For the most part, the Mac App Store, along with the other Apple app stores, has lived up to this expectation of being a place where malware and deceptive practices don’t exist. For the most part…

Unfortunately, it’s still advisable to make use of the various stores with caution; not so much about the worry of malware being embedded within an app, though it may happen once in a while, but of scammers trying to acquire personal information by using the Apple stores as bait.

Email Scams Using the App Store as Bait
I just got an email phishing scam this week that pretended to be from Apple, warning me about a purchase I made on the Mac App Store that wasn’t made by a device that Apple recognized. I should, according to this email, use the included link and log in to a special section of the Mac App Store, where I would be asked to verify or cancel the purchase.

The Mac App Store has a reputation as a safe place to purchase Mac apps from, but that doesn’t stop scammers from using the Mac App Store as bait in phishing schemes. Screen shot © Coyote Moon, Inc.

What a load of hooey. This email had scam written all over it. Besides its use of long run-on sentences and other grammar faux pas, there were a number of other indicators that can be spotted in most of these email phishing expeditions. Apple even has a guide to help you identify legitimate emails from the App Store.

Another phishing scam making the rounds involves receiving a confirmation note about a subscription you purchased in one of the Apple stores. The text of these subscription scams all start by confirming a free trial subscription to a service, and notifying you that once the free trial is over, the monthly cost is an absurdly high amount. One current example is a subscription to YouTube Red, at a monthly cost of $144.99. The purpose of this type of scam is to get you to click on the Cancel Subscription link included in the email. Doing so will take you to a site where you’ll be asked to provide your Apple ID or credit card info, or both. Of course, there never was a subscription to the service, but playing on the fear of being billed will lead some people to click that cancel link.

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by Tom Nelson

AirDrop is a peer-to-peer file sharing system for local Mac and iOS users. It’s easy to set up with just a click or two; no special information or settings are needed. Just drag-and-drop a file to share with others.

In this Rocket Yard Guide, we’re going to take a look at AirDrop’s history, the basics of its use, and a tip or two for improving its use, including adding AirDrop to the Mac’s Dock for easy access.

AirDrop History
Originally developed for the Mac and released with OS X Lion, AirDrop made use of a new Wi-Fi standard called PAN (Personal Area Network) that allowed for the creation of an ad-hoc wireless network. To make setting up the network automatic, Apple made use of its Bonjour service, which allowed Macs to broadcast that they were part of the Wi-Fi network and could receive files from others.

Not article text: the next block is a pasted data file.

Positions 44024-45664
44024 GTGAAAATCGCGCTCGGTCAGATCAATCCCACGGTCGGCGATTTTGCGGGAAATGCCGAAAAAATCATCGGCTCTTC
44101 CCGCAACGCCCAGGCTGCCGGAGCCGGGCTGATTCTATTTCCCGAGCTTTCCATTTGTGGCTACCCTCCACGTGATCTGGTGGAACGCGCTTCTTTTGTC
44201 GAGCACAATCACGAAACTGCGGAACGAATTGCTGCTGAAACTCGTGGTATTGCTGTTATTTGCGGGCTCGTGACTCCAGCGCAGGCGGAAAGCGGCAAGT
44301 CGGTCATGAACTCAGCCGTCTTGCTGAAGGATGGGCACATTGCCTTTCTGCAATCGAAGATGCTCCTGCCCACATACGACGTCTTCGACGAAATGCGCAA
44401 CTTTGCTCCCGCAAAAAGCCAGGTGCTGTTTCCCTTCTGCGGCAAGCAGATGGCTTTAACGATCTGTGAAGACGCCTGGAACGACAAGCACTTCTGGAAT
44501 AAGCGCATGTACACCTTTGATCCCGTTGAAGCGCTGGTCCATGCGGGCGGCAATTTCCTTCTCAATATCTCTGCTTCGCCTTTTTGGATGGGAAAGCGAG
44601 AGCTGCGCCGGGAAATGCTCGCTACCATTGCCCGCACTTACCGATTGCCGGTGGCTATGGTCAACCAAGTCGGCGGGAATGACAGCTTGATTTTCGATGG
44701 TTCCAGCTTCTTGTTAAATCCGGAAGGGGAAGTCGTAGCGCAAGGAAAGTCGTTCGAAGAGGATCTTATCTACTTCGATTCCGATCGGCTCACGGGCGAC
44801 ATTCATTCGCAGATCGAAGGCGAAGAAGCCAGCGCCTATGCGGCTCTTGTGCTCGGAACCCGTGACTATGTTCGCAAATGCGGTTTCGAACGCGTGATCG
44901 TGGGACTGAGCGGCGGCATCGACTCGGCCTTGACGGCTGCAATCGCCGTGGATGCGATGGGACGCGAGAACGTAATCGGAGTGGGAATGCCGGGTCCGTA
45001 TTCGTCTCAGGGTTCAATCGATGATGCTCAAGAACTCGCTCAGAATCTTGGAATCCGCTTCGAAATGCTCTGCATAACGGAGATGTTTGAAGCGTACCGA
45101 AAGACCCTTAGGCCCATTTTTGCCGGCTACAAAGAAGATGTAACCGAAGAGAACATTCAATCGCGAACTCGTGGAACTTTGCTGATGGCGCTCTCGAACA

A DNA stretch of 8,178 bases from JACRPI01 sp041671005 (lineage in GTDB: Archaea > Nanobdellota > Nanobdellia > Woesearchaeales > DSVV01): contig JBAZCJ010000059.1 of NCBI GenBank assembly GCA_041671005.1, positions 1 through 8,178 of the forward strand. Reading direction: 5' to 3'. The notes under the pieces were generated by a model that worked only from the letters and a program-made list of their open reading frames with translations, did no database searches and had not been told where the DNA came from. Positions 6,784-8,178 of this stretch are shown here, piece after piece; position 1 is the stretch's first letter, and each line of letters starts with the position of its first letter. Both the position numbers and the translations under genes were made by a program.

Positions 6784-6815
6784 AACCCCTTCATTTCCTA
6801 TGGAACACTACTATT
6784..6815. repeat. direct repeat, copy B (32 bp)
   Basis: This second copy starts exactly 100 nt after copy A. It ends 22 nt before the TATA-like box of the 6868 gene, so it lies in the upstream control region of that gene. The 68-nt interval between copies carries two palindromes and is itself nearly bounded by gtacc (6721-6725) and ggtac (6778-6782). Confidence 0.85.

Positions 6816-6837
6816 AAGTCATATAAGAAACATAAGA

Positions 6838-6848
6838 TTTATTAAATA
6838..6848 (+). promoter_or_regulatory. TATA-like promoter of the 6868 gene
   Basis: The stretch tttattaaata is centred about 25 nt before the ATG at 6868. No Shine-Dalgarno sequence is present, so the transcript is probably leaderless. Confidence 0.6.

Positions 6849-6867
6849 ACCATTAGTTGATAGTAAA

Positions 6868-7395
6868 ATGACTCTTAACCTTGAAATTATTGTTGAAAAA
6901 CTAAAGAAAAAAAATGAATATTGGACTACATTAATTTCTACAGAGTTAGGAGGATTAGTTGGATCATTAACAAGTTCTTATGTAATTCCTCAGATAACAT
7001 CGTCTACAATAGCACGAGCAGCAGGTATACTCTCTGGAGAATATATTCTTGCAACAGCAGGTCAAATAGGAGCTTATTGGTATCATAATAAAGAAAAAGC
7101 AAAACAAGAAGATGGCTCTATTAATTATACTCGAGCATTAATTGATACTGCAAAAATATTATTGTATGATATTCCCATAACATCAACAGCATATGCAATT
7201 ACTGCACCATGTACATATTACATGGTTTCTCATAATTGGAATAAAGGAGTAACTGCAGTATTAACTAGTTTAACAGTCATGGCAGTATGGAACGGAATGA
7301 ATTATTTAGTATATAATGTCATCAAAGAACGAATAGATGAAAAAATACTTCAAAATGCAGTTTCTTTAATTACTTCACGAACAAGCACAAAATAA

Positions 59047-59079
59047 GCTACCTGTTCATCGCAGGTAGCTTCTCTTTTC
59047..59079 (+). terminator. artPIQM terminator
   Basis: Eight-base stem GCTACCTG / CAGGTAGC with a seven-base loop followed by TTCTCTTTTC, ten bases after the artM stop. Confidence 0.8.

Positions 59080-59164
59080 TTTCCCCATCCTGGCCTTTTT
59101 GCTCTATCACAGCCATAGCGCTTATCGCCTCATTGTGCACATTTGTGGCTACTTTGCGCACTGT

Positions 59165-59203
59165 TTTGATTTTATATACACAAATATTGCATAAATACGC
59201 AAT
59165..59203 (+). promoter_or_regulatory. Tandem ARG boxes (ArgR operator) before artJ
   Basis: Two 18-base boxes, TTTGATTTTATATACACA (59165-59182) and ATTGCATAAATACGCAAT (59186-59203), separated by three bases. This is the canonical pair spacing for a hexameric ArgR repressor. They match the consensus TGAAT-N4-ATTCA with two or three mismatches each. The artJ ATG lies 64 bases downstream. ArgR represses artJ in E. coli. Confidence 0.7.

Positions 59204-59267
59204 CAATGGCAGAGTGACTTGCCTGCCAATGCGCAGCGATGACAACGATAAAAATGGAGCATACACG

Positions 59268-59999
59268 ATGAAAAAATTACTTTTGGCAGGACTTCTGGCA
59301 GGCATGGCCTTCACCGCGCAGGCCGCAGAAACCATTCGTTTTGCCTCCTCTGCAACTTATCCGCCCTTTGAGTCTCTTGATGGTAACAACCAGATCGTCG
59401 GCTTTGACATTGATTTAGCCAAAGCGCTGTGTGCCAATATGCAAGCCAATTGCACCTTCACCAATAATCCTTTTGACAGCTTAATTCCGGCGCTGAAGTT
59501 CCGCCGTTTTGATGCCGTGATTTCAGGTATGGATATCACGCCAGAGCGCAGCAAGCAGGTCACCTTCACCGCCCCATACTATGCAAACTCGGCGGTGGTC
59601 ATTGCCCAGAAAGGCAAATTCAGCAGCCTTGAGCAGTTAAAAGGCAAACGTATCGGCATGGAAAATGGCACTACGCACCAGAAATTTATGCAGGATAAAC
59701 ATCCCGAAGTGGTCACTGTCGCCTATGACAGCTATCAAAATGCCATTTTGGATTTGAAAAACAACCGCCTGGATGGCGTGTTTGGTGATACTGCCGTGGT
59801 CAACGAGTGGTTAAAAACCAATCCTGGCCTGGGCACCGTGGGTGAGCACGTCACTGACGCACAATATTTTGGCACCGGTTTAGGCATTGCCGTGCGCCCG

When iOS 7 was introduced, it included its own version of AirDrop, but replaced the use of Bonjour with Bluetooth LE, and kept peer-to-peer Wi-Fi for sending and receiving, though it dropped the use of the PAN protocol.

When OS X Yosemite was released, it included support for both sets of AirDrop protocols, allowing supported Macs to use AirDrop with other supported Macs, as well as iOS devices.

Not all Macs or iOS devices are compatible with AirDrop. You can check this AirDrop support document to see if your Mac or device supports AirDrop.

Using AirDrop
AirDrop requires the use of either Wi-Fi or Wi-Fi and Bluetooth, depending on the version of AirDrop being used.

You can open an AirDrop Finder window by selecting AirDrop from the Finder sidebar, or from the Finder’s Go menu.

The AirDrop window displays nearby devices that have AirDrop enabled. Screen shot © Coyote Moon, Inc.

AirDrop appears as a special Finder window folder that displays any nearby Mac or iOS devices that have AirDrop enabled.

You can drag any file or folder onto a device listed in the AirDrop window. You can also use the share button within an app to send a file via AirDrop. Depending on the version of AirDrop being used, you may be asked to confirm that you wish to send a file to the selected user.

The destination device will display an alert, asking the user if they wish to accept the files being sent.

On the Mac, files being sent will appear in the Downloads folder, once accepted. On iOS devices, the files will be associated with specific apps, such as images being placed in the Photos app.